"I have been Linda now longer than I was Jacquie."

I know the feeling. I have often said it would be such a pain in my butt to change my name back. Im self employed and actually have 2 different names I go by for each job, lol.

One of my adopte friends from AAAFC said she wants to change her name so her tombstone will reflect who she really is....that was so profound to me.

Sunday Kofffon Taylor said...

Oh great, now I have to make another call to my mother, to find out what she wants on her tombstone. She already has two birthdays too. It is so complicated. If I am not careful, we just might end up having a relationship.

I read the autobiography of Malcolm X when I was in 6th grade (the year I decided to home school myself). When he changed his last name to X to represent the tribe (which he descended from) that he would never know, I totally got it. But, then I was already versed in the name game and what it was about by then.

My name is the one thing my parents haven’t managed to pull out from under me, it is mine damn it, and I am going to keep it.

It does seem like a pain, it is a personal choice.

I just wish APs would stop it, I doubt most haven’t even really giving it much thought. Maybe I am naive.

But changing the name of a child (especially a verbal one) is about what the parents want and are comfortable with not about “the best interests of the child”

Von said...

Best interests of the child come way down the list for most people.I've had 5 name changes and would love to go back to my real name.It would cause me no problems but is difficult for everyone else!Stymied again!I could just say 'get over it' but it's not that easy.It never is with names hey?

Sunday Kofffon Taylor said...

Lol, apparently not in my family!

My mom was also called “Penny” in some foster homes. Jacqueline was just to un-America maybe…

Margie said...

"I just wish APs would stop it, I doubt most haven’t even really giving it much thought."

One explanation, in my opinion: The message adoptive parents have traditionally gotten from adoption agencies is to help your child assimilate into your family. Given names being a big part of family identities, they then seek a name that will help their child feel more connected to their family. Being entitled (and in the case of transnational adoption usually white), they take this message and run with it, not stopping to think about it from their child's point of view.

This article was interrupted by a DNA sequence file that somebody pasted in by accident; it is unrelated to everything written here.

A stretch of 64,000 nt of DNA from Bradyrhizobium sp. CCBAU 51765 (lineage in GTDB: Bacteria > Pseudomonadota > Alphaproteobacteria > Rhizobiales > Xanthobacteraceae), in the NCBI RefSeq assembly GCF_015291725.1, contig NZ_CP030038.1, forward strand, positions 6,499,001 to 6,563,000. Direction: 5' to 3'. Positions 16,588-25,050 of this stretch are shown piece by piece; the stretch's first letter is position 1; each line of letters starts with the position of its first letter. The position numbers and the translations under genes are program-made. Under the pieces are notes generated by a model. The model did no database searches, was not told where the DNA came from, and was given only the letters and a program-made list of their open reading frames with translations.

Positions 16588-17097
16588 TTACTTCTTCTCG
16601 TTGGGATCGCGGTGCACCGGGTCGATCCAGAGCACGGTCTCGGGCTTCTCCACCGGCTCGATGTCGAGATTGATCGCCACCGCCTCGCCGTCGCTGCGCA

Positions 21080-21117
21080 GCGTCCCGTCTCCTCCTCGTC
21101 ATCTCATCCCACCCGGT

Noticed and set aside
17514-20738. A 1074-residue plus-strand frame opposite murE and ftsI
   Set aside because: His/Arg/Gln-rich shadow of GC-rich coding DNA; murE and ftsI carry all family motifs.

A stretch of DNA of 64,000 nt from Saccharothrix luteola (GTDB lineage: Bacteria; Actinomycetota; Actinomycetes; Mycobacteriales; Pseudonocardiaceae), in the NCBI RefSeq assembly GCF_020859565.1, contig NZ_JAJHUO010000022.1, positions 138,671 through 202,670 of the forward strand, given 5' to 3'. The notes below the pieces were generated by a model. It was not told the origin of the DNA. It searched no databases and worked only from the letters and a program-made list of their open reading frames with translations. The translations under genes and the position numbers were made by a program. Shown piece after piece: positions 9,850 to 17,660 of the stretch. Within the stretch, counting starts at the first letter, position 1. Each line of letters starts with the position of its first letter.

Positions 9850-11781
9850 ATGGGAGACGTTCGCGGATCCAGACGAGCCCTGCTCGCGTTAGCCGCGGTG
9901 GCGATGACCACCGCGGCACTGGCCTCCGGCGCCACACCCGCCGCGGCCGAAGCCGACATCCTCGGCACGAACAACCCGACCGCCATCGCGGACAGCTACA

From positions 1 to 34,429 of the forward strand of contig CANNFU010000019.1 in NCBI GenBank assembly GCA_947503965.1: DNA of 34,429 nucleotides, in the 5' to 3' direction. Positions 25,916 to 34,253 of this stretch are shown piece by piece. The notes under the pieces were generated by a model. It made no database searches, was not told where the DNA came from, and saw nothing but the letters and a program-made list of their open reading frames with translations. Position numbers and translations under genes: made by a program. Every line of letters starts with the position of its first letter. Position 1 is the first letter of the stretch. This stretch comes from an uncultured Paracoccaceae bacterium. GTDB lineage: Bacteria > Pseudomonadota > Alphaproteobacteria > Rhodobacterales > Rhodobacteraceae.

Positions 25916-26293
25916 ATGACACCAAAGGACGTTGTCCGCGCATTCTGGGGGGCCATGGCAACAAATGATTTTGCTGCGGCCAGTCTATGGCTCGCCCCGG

I know I didn't think long and hard enough. Our children's names are their middle names. I wish I had dispensed with additional names and kept them as they were.

Anonymous said...

When my son was born I named him Jason, it was an anagram of my last name with the change of a single letter. When I received the mandated letters from my son's aparents when he was 3 months, 6 months and 1 year old, they referred to him as Jason in every letter, and again when I begged for a letter when he was 5 and finally after months of waiting received one, they again referred to him as Jason throughout. When he had just turned 18 I received a call from the lawyer who had facilitated his adoption and she said "MATTHEW is hoping you would send him a letter." I honestly thought she had the wrong first-mom, then I realized that they had changed his name. In the second e-mail a-mom asked me "Did Matt tell you why we had to change his name?" "NO" I replied. She went on to tell me that a-dad's parents had a dog whose name was Jason and "of course we couldn't have a child with the same name as the dog."

Trumped by even the extended family dog. No surprise.

Denise

Sunday Kofffon Taylor said...

Anonymous – sadly I believe it! If I had the same name as my father’s wife’s dog he’d have been trying to change my name too.

Jen said...

Do adoptive parents ever take their kids' last names? I mean, hyphenating the adoptive parents' last name with the last name the kids were born with?

If the birthparents aren't some scary abusers from whom the child needs to hide, and it's an open adoption, maybe integrating names would help a bit to integrate the family. Maybe this would be especially important if the child is older and has clear memories of his/her past and is uncertain about belonging to the adoptive family and the adoptive family belonging to her/him. Just an idea...